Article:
You just got that big bonus you were expecting and are leery of the stock market or simply prefer to invest in something tangible. Maybe you and your family have been coming to the Berkshires, Upstate New York, or Vermont every summer and renting, and now is the time to build your dream home here. People buy land for lots of reasons as the first step in building a home, for investment or development, to gain income from timber, for asset diversification, to hunt or fish, or sometimes just because they love the idea of having a piece of land of their own. But how to go about it? Where do you look, how much land do you really need or want to take care of, and who can help you make this decision? These are but a few of the questions that arise. With this in mind, here are Phil's Top Ten Tips for Buyers:
Hire an experienced Realtor as your Exclusive Buyer's Agent, or to facilitate Transactional Brokerage, a collaborative approach. Make sure your agent has a wide variety of knowledge about land and the resources to discover those parcels that truly will meet your needs. This takes a real ability to ferret out only the most suitable properties, and since 1979 Harsch Associates has been known as one of the top Realtors in Western Massachusetts, Southern Vermont, and Eastern New York.
Have a good idea of what you are looking for, and in what general area, before contacting an agent. Nothing is more frustrating for all parties than driving around looking at 2 acre lots in town when what you really want is 10 acres on a hillside. Do you really need to be 10 minutes from Tanglewood? Do you cook a lot or like to go out to nearby restaurants? Will you be using your land in the winter when conditions are much different? Narrow as many of these things down in advance as you can.
Have a realistic budget and if you are financing the purchase, keep in mind that lenders usually have more restrictive policies for lending on land purchases than for homes. Many will require 20- 30% of the price as a downpayment. A good agent will have an excellent referral list of lenders if you are financing. Harsch Associates has an extensive network of lenders with innovative land financing programs and an eagerness for your business.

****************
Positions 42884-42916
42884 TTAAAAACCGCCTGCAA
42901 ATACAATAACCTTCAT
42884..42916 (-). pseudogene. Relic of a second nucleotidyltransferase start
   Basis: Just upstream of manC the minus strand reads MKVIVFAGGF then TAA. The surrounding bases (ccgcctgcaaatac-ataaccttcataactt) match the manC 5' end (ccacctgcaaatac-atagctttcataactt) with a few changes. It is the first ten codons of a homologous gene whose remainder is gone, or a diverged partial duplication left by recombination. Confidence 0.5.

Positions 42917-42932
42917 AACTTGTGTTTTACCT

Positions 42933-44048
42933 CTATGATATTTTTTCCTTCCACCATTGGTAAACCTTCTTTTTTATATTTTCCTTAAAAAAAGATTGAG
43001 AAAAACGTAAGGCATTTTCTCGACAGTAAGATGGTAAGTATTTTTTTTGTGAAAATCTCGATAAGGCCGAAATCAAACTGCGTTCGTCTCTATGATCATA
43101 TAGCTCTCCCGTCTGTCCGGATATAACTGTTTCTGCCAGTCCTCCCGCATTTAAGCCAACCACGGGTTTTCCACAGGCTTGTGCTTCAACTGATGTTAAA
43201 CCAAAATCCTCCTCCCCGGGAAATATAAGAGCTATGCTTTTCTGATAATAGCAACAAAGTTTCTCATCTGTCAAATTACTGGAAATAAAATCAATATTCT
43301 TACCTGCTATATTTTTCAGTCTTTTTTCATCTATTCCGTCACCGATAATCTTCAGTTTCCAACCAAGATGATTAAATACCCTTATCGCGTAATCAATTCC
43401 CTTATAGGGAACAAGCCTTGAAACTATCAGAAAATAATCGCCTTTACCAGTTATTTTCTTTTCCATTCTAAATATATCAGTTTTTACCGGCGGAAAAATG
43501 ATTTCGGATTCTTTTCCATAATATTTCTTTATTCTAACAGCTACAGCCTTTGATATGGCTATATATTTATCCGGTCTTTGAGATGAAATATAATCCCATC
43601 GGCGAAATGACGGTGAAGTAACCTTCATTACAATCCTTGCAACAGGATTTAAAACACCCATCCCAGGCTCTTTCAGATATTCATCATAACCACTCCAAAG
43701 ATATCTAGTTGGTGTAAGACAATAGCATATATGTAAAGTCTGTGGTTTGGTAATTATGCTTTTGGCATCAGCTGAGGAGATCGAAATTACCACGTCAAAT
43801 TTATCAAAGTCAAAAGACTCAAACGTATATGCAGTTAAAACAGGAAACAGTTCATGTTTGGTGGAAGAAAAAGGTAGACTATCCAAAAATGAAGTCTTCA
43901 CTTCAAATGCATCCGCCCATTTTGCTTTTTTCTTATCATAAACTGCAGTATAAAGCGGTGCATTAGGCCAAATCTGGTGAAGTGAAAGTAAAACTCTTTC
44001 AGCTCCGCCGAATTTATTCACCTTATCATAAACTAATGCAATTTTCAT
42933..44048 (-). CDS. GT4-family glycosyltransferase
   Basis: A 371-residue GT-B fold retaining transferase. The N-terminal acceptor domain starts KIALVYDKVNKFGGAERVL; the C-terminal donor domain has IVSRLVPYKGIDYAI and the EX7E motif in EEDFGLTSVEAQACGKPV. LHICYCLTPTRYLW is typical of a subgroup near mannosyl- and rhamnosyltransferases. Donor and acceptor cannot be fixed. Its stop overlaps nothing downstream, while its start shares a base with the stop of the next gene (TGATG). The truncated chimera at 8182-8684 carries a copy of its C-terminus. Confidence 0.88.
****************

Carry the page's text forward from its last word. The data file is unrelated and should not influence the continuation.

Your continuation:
Be prepared to spend some money every year keeping up your property. Unless you are buying timberland or some kind of property with a mineral right or saleable asset, land has a carrying cost every year: taxes for certain, but also perhaps a mortgage payment; clearing, mowing or plowing; dues and assessments, etc.
Be aware of changing markets, both favorable and unfavorable. Is nearby development bringing new buyers in and pushing up prices? Is the population growing or shrinking in the area? Are second home buyers moving in?
Be patient if you don't have to buy immediately. Sometimes the right piece just isn't available, or you found a good parcel but the cost is too much. Rising prices tend to bring out more land for sale, so sometimes it pays to wait.
Comparison shop for value, just like you would for a car or any other major purchase. Some sellers ask unrealistic prices because they are waiting for that one buyer who will pay nearly any price for their property. Occasionally this happens, but normally the market is more rational. Check comparable sales in the area for 2 or 3 years, since in some communities land doesn't sell that frequently and 6 months' worth of history isn't enough. An experienced agent will understand how to research that and give you solid, up-to-date information.
If you are building, make sure you have the contractors, engineers, excavators, and other trades people you need to complete your project within the time frame you have budgeted. Make that time frame somewhat longer than you really want so you will not be disappointed. Many of our area's better trades people are very busy these days. It may take a year, for instance, to get the contractor you want to build your house. Besides that, we have real winters here and you will find that building can be very much impacted by this. We can help you with referrals, but the more of this planning you do in advance, the less you will be frustrated when you embark on the journey. Building is not for everyone, but it can be very satisfying if you have the right mindset.
Consider buying land for asset diversification. Many large institutional investors, pension funds, and mutual funds buy large amounts of land. Their purposes are varied, from an inflation hedge to income from managed timberland. With proper assistance, you, too, can make this investment very profitable and satisfying over the long term.
Consider buying a larger parcel than you might have originally thought. Your cost per acre is frequently less, and, depending on available frontage, you can often subdivide these to lower your cost even further. Larger parcels are increasingly harder to find these days, which enhances their desirability, and offer diversification within the same parcel, for instance a combination of building lots and agricultural use.